Angelic Discourse With Those Who Are Not Messengers


One of the titles of Lady Fatimah(a.s) was muhaddathah, that is, someone with whom the angels have spoken. We have already mentioned that Mushaf Fatimah was written from what was dictated by the Angel (Jibra'il), but, is it possible that angels would speak to someone not a prophet?

The Shi'a believe that the prophets and messengers are not the only ones with who angels have spoken.1) They have also spoken with the Imams and lady Fatimah(a.s). This is certainly possible for we have a verse in the Quran which says that revalation is not exclusively for prophets, that Allah and the angles have spoken to ordinary people. One example is Maryam(a.s), the mother of Prophet 'Isa(a.s). In Aal-e 'Imran (surah 3), in the 42nd-45th verses we read, ”'Oh Maryam,' said the angels, 'truly Allah has chosen you and purified you and chosen you over all the women of the world'…”

Likewise in Maryam (surah 19), verses 17-21 we read,

So [Maryam] took a veil (to screen herself) from them; then We sent to her Our spirit, and there appeared to her a well-made man. She said: Surely I fly for refuge from you to the Beneficent Allah, if you are one guarding (against evil). He said: I am only a messenger of your Lord: That I will give you a pure boy. She said: When shall I have a boy and no mortal has yet touched me, nor have I been unchaste? He said: Even so; your Lord says: It is easy to Me: and that We may make him a sign to men and a mercy from Us, and it is a matter which has been decreed.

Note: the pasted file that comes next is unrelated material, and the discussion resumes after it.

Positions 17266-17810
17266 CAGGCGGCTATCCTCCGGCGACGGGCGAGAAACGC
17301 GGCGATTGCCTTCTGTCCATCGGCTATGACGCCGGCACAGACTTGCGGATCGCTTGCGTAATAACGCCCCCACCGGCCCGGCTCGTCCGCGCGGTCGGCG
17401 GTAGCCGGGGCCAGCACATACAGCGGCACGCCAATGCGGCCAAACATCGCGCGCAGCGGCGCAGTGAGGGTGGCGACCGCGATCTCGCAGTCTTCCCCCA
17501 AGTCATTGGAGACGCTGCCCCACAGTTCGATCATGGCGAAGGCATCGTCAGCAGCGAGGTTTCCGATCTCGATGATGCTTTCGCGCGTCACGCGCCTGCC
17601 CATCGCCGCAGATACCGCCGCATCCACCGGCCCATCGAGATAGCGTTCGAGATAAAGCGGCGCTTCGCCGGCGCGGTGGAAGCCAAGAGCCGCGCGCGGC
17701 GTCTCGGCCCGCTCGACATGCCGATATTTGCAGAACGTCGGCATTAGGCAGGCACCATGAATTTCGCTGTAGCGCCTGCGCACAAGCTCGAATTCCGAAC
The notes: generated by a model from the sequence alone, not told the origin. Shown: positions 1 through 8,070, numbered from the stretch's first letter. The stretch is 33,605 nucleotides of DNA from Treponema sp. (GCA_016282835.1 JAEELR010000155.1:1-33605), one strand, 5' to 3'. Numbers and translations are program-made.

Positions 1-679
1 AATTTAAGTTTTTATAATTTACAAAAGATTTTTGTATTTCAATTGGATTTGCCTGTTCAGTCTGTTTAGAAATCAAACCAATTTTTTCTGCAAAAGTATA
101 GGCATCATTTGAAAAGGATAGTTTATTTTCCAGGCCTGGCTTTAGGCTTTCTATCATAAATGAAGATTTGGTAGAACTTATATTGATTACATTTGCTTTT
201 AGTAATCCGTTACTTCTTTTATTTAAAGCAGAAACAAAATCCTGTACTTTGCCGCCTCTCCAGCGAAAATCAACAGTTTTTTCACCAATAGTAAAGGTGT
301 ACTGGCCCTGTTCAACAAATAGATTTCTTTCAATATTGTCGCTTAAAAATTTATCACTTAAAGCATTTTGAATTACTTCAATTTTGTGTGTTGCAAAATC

Among others with whom the angels have spoken are Sarah(a.s), the wife of prophet Ibrahim(a.s). In Hud (surah 11), verses 71-77 we read,

And his wife was standing (by), so she laughed, then We gave her the good news of Ishaq and after Ishaq of (a son's son) Yaqoub. She said: “O wonder! Shall I bear a son when I am an extremely old woman and this my husband an extremely old man? Most surely this is a wonderful thing.” They said: “Do you wonder at Allah's bidding? The mercy of Allah and His blessings are on you, O people of the house, surely He is Praised, Glorious.” So when fear had gone away from Ibrahim and good news came to him, he began to plead with Us for Lut's people. Most surely Ibrahim was forbearing, tender-hearted, oft-returning (to Allah), “O Ibrahim! leave off this, surely the decree of your Lord has come to pass, and surely there must come to them a chastisement that cannot be averted.” And when Our messengers came to Lut, he was grieved for them, and he lacked strength to protect them, and said, “This is a hard day.”